In November, a Facebook post from Maui ignited what is becoming the largest demonstration linked to President-elect Trump’s inauguration.  On January 21st, Mr. Trump’s first day in office, Women's March demonstrations are scheduled in every state and in thirty three countries around the world, with participation now nearing six hundred thousand people.  HPR’s Noe Tanigawa reports sister marches are being organized on Kaua‘i, O‘ahu, Maui, and Hawai‘i island. 

Noe Tanigawa
Noe Tanigawa

When legendary promoter, Tom Moffatt, passed last month, eyes turned to the team at Bamp Project as the most likely successors in the very important task of booking Hawai‘i’s entertainment offerings.  If that’s the case, the guys at Bamp say they have several decades ahead to prove themselves.  Meanwhile, HPR’s Noe Tanigawa reports there’s quality and diversity so far in the 2017 line up.

IngeNude
IngeNude

There are over two hundred Fringe Festivals all over the globe, and now O‘ahu and Maui’s festivals are joining the tribe.  “Fringe” festivals are known for the performing arts, they’re uncensored, original, easy to participate in and easy to attend because they use neighborhood venues.  HPR’s Noe Tanigawa reports.

Kealoha Wong
Kealoha Wong

Hawai‘i Slam, a monthly spoken word poetry competition, has been happening since 2003.  It’s considered the largest poetry slam in the world, attracting 500 plus people at its peak  This year, Hawai‘i's team placed second in the National Poetry Slam competition.  You'll find enthusiastic crowds regularly at the First Thursday slams at Hawaiian Brian’s, and Noe Tanigawa reports you may be surprised by what you hear.

imagicity
imagicity

Most people assume that robots, artificial intelligence and technology will play major roles in our future, but have you really thought about their implications for society?  Futurist James Dator contends we are already half way into changes that may make working for a living obsolete.  HPR’s Noe Tanigawa reports.  

Noe Tanigawa
Noe Tanigawa

Photographs of downtown Honolulu on December 7th, 1941, show Christmas lights festooned overhead all up and down Fort Street.  Stores like Liberty House and the Ritz prided themselves on creating window displays like those celebrated holiday highlights in New York City.  HPR’s Noe Tanigawa reports some Chinatown businesses are re-igniting the tradition through New Year’s Eve.

noe tanigawa
noe tanigawa

This time of year, you can feel Honolulu’s major roadways clogging up from late afternoon.  As the pau  hana traffic mounts today, a few dozen people will head to an oasis of calm at St. Peter’s Episcopal Church on Queen Emma street downtown.  HPR’s Noe Tanigawa reports on Jazz Vespers that happen every Thursday at St. Peter’s, starting at 6 in the evening.

Noe Tanigawa
Noe Tanigawa

Hawai‘i has a strong clay culture, and much of it is community based.  The Hawai‘i Potters’ Guild, the Volcano Village Artists, Hui No‘eau, the Lāna‘i Arts Center, and Kaua‘i Community College all play crucial roles keeping ceramics alive on their respective islands.  Recently, the Moloka‘i Arts Center jumped in too, for people love to work with clay.  HPR’s Noe Tanigawa reports on the first statewide juried ceramics exhibition.

noe tanigawa
noe tanigawa

It’s absolutely true that some of the best things about the holidays are free.  You can prove it to yourself and your family by taking a spin around O‘ahu to take in the lights.

noe tanigawa
noe tanigawa

“Go for Broke” was the motto of the 442 Regimental Combat Team.  It was a spirit that changed the minds of Americans as they watched ethnic Japanese fight and die for the United States, even while their relatives were stripped of possessions and thrown into camps.  Over forty years later, President Reagan signed legislation that admitted "race prejudice, war hysteria, and a failure of political leadership" caused the internment.  HPR’s Noe Tanigawa reports on the legacy we all share from this experience.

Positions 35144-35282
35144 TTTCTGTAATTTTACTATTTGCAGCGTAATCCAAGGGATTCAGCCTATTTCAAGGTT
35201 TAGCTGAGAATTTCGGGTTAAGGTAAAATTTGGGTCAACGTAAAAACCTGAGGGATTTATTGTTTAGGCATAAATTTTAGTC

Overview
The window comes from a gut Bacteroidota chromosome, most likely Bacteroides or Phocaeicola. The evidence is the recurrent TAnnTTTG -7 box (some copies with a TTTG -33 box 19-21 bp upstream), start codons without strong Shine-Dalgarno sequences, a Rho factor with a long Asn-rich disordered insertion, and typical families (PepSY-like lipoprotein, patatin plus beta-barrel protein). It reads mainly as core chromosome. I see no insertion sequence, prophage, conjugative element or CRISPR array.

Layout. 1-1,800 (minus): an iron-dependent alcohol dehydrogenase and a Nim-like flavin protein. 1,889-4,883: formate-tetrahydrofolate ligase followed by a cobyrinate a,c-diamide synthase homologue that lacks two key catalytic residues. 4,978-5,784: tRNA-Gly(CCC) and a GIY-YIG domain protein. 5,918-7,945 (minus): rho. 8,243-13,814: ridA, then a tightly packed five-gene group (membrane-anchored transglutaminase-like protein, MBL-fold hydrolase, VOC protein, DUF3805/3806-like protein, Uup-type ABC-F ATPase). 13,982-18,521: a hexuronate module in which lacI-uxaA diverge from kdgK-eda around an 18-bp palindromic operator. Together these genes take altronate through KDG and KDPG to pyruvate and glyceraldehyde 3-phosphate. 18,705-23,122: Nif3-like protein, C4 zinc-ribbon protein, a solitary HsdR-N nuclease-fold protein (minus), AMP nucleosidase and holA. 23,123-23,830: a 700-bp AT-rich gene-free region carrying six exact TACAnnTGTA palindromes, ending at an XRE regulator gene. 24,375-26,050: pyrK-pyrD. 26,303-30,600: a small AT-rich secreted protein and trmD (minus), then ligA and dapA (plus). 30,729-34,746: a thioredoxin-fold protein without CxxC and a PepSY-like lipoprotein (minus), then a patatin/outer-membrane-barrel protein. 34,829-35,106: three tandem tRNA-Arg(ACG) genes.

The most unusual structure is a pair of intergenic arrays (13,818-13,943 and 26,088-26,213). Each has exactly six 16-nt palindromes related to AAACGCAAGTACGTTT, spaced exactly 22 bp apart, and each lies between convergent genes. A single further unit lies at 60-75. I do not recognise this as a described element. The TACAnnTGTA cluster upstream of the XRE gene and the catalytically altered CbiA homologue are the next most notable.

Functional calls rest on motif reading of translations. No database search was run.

Face of the Enemy

Dec 6, 2016
United States War Department (United States National Archives) [Public domain], via Wikimedia Commons
United States War Department (United States National Archives) [Public domain], via Wikimedia Commons

When Japan bombed Pearl Harbor seventy five years ago, thirty seven percent of Hawai‘i’s population was ethnically Japanese.  Honolulu hummed with Japanese run restaurants, sundry stores, hardware and grocery stores, everyone went to Japanese movies, and Japanese maids and gardeners worked in many wealthy homes.  HPR’s Noe Tanigawa reports on how Japanese and others felt during the period.

U.S. National Archives
U.S. National Archives

The bombing of Pearl Harbor was a turning point for Hawai‘i, but it was also the culmination of decades of militarization on O‘ahu.  At the same time, ethnic Japanese constituted forty percent of Hawai‘i’s population, a fact not lost on Washington, as Japanese armies spread across China and the Pacific.

noe tanigawa
noe tanigawa

Rain, in old Hawai‘i, was celebrated in its myriad forms, passing mists to drenching downpours, different in each village and valley.  HPR’s Noe Tanigawa spoke with a scholar and kumu hula whose book on Hawaiian rain names opens new vistas in the natural world.

noe tanigawa
noe tanigawa

In 2013, scholars and linguists worldwide were stunned by the discovery of a new indigenous language in Hawai‘i.  Hawai‘i Sign Language was the first new language discovered in the U.S. since the 1930’s.  There are about seven thousand spoken languages in the world, half of which are expected to be lost in the next fifty years.  An even more dire fate could await existing sign languages.  HPR’s Noe Tanigawa reports on efforts to preserve Hawai‘i Sign and its unique view of the world.

noe tanigawa
noe tanigawa

“Never doubt that a small group of thoughtful, committed citizens can change the world; indeed, it's the only thing that ever has.”  When Margaret Mead said that, she could have been talking about a lot of community groups, including the small, hard working team that has kept the ARTS at Marks Garage alive for fifteen years now.   HPR's Noe Tanigawa reports.

Bliss Lau/Jasmine Takanikos
Bliss Lau/Jasmine Takanikos

Today, everyone who uses social media is, in effect, creating an image and a brand; activities that used to be the domain of advertising agencies.  As new media platforms evolve, the old advertising models are falling away, reflecting personal and societal changes both in habits and attitudes. 

Pages